Developer Mark Vogel said he has used cocaine sporadically for more than a decade, most often in the company of beautiful women.

During a 2 1/2-hour interview at his company's Bowie headquarters last week, Vogel, 42, talked publicly for the first time about his guilty plea to cocaine possession, his 14-year "off-and-on" affair with the drug and the continuing criminal investigation focused upon him.

"It would be once a month, once every other month, and I would be very guilty about it and I would say, 'You have to stop,' " Vogel said of his drug use. "I would find out if I had a few drinks, a few shots of tequila and there would be a pretty girl there, I would do it."

Vogel denied that he has a cocaine habit or that he ever used the drug to consummate real estate deals. Rather, he said, his problem was "the girls." The night of his arrest, Vogel said, his primary intent was to spend the evening with a woman with whom he had a relationship.

"I was just weak, just not being strong enough to say no," said Vogel, who is separated from his third wife. "I never have been able to deal with stress, the loss of a loved one, a divorce. Those are the things I couldn't deal with personally. It had nothing to do with my money or my power."

Vogel's arrest on Sept. 13 and subsequent guilty plea helped precipitate the unraveling of a real estate empire that stretches from Northern Virginia to Maryland's Eastern Shore and exposed an unseen side of a man who personified the Washington area's frenetic real estate market in the 1980s.

In the past decade, Vogel rose to become one of the most prominent developers in the Washington area, with interests in major projects such as PortAmerica and Bowie New Town Center, as well ownership of two Maryland horse racing tracks.

During the interview, Vogel, who amassed racetracks and land holdings once worth an estimated $1 billion, portrayed himself as an innocent with little knowledge of the workings of the real estate deals that his company engineered. He also cast himself as the victim of a federal "witch hunt" whose worst crime was recreational cocaine use.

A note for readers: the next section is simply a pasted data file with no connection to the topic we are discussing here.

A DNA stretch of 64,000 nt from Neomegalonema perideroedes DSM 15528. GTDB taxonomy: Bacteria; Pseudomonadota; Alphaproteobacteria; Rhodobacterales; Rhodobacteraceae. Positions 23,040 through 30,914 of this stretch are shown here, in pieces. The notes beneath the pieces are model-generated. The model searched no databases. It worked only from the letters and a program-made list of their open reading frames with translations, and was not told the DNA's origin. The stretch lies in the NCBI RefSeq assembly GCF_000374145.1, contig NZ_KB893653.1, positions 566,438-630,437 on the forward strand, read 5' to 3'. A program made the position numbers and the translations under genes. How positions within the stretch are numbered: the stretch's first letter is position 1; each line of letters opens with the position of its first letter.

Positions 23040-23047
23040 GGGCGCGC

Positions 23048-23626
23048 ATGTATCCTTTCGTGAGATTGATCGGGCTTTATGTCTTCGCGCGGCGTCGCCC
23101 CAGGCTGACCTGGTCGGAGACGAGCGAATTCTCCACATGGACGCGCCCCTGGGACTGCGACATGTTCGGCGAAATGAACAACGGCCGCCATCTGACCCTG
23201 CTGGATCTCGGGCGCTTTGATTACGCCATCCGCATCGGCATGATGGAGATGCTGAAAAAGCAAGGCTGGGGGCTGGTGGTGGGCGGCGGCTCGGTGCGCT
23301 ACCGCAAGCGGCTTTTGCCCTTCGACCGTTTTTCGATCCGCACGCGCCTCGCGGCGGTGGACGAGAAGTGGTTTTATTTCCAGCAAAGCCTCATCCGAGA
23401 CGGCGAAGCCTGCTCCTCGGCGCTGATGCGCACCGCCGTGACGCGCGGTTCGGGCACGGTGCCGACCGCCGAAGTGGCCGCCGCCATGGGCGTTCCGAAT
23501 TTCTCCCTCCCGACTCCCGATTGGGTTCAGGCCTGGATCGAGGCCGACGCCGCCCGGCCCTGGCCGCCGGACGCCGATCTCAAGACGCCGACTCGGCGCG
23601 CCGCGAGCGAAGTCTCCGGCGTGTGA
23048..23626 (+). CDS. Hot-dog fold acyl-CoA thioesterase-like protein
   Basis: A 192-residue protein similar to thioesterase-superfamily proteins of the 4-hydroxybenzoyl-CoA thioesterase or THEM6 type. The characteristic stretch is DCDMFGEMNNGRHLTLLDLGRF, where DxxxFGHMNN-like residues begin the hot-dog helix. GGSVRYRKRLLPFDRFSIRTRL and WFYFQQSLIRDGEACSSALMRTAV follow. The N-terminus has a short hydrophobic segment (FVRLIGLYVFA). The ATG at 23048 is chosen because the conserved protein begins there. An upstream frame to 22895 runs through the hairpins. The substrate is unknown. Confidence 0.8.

Vogel's characterization of himself was markedly different from earlier portrayals in which he called himself the "Donald Trump of Prince George's County" and "Mark the Shark," and named his helicopter -- since seized by the federal government as part of a drug investigation -- "Air Shark."

"The government wanted to get me," Vogel said. "I was stupid."

Federal law enforcement sources have said for months that their investigation of drug use by Vogel intersected with a broader probe of alleged corruption among a circle of lawyers, developers and politicians, and that they are investigating some of Vogel's business deals.

Vogel, who said he is innocent of any corruption allegations, said he was told by federal law enforcement agents as early as last spring that he would be indicted on "a major criminal violation" other than cocaine possession. Agents from the Internal Revenue Service and the FBI have joined the probe, he said. But, Vogel said, he has not been told and does not know what the offense is.

Law enforcement sources confirmed that several agencies are investigating Vogel's business dealings.

During the interview, Vogel, who was raised in a middle-class Prince George's County home, said he believed he came under federal scrutiny because of his rapid financial success. His current net worth, he said, is "anywhere between zero and $50 million."

"Money, real estate, racetracks. A fluke," Vogel said. "I never thought it would happen to me. All of a sudden, it was one deal and then another and I made all this money and I'm thinking, 'Good God . . . . I better get some people in here who know what they're doing, because I don't.' "

The speed with which Vogel amassed a real estate empire was surpassed only by the speed with which it began to collapse last fall, as one of his many partnerships filed for protection from creditors under federal bankruptcy laws and several notes became delinquent. Vogel lost his flagship corporate headquarters building in the Bowie New Town Center after the lender foreclosed on an $11.2 million loan.

Vogel placed Rosecroft Raceway in Oxon Hill and Delmarva Downs near Ocean City, Md., on the market, saying he needed the equity to bail out other projects. On Friday, a bank that had made an $11 million loan on the tracks began foreclosure proceedings.

Vogel blames his business woes on the negative publicity surrounding his arrest, playing down an area real estate slump and the fact that payments on several properties were delinquent before Sept. 13.